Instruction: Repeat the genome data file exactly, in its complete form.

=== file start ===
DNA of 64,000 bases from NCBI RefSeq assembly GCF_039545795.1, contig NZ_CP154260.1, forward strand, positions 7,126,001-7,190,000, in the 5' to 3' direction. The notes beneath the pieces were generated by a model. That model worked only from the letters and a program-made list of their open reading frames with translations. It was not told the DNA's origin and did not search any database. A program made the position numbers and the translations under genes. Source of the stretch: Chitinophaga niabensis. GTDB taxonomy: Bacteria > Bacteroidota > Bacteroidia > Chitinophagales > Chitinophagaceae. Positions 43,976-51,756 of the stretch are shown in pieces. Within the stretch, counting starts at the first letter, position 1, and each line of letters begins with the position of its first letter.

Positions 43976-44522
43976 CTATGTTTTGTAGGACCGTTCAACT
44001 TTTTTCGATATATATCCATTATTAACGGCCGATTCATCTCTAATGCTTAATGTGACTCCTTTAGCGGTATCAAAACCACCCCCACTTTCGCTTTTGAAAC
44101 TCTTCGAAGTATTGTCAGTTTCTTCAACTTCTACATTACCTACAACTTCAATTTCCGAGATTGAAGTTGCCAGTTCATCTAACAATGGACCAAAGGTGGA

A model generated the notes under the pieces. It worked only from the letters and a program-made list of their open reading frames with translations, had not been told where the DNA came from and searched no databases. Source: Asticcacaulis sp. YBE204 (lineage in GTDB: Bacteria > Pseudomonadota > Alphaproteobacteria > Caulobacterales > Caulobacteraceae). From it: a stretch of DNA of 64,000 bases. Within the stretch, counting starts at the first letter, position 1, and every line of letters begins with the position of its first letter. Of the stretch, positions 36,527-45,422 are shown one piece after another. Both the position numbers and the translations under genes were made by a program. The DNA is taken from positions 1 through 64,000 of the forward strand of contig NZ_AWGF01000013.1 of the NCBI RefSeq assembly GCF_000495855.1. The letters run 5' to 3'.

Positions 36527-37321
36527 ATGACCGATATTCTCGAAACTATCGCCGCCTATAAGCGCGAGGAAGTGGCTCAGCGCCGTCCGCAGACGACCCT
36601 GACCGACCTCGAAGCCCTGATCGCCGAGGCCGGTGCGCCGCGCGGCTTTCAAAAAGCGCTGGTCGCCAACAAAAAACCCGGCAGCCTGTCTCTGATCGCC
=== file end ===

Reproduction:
DNA of 64,000 bases from NCBI RefSeq assembly GCF_039545795.1, contig NZ_CP154260.1, forward strand, positions 7,126,001-7,190,000, in the 5' to 3' direction. The notes beneath the pieces were generated by a model. That model worked only from the letters and a program-made list of their open reading frames with translations. It was not told the DNA's origin and did not search any database. A program made the position numbers and the translations under genes. Source of the stretch: Chitinophaga niabensis. GTDB taxonomy: Bacteria > Bacteroidota > Bacteroidia > Chitinophagales > Chitinophagaceae. Positions 43,976-51,756 of the stretch are shown in pieces. Within the stretch, counting starts at the first letter, position 1, and each line of letters begins with the position of its first letter.

Positions 43976-44522
43976 CTATGTTTTGTAGGACCGTTCAACT
44001 TTTTTCGATATATATCCATTATTAACGGCCGATTCATCTCTAATGCTTAATGTGACTCCTTTAGCGGTATCAAAACCACCCCCACTTTCGCTTTTGAAAC
44101 TCTTCGAAGTATTGTCAGTTTCTTCAACTTCTACATTACCTACAACTTCAATTTCCGAGATTGAAGTTGCCAGTTCATCTAACAATGGACCAAAGGTGGA

A model generated the notes under the pieces. It worked only from the letters and a program-made list of their open reading frames with translations, had not been told where the DNA came from and searched no databases. Source: Asticcacaulis sp. YBE204 (lineage in GTDB: Bacteria > Pseudomonadota > Alphaproteobacteria > Caulobacterales > Caulobacteraceae). From it: a stretch of DNA of 64,000 bases. Within the stretch, counting starts at the first letter, position 1, and every line of letters begins with the position of its first letter. Of the stretch, positions 36,527-45,422 are shown one piece after another. Both the position numbers and the translations under genes were made by a program. The DNA is taken from positions 1 through 64,000 of the forward strand of contig NZ_AWGF01000013.1 of the NCBI RefSeq assembly GCF_000495855.1. The letters run 5' to 3'.

Positions 36527-37321
36527 ATGACCGATATTCTCGAAACTATCGCCGCCTATAAGCGCGAGGAAGTGGCTCAGCGCCGTCCGCAGACGACCCT
36601 GACCGACCTCGAAGCCCTGATCGCCGAGGCCGGTGCGCCGCGCGGCTTTCAAAAAGCGCTGGTCGCCAACAAAAAACCCGGCAGCCTGTCTCTGATCGCC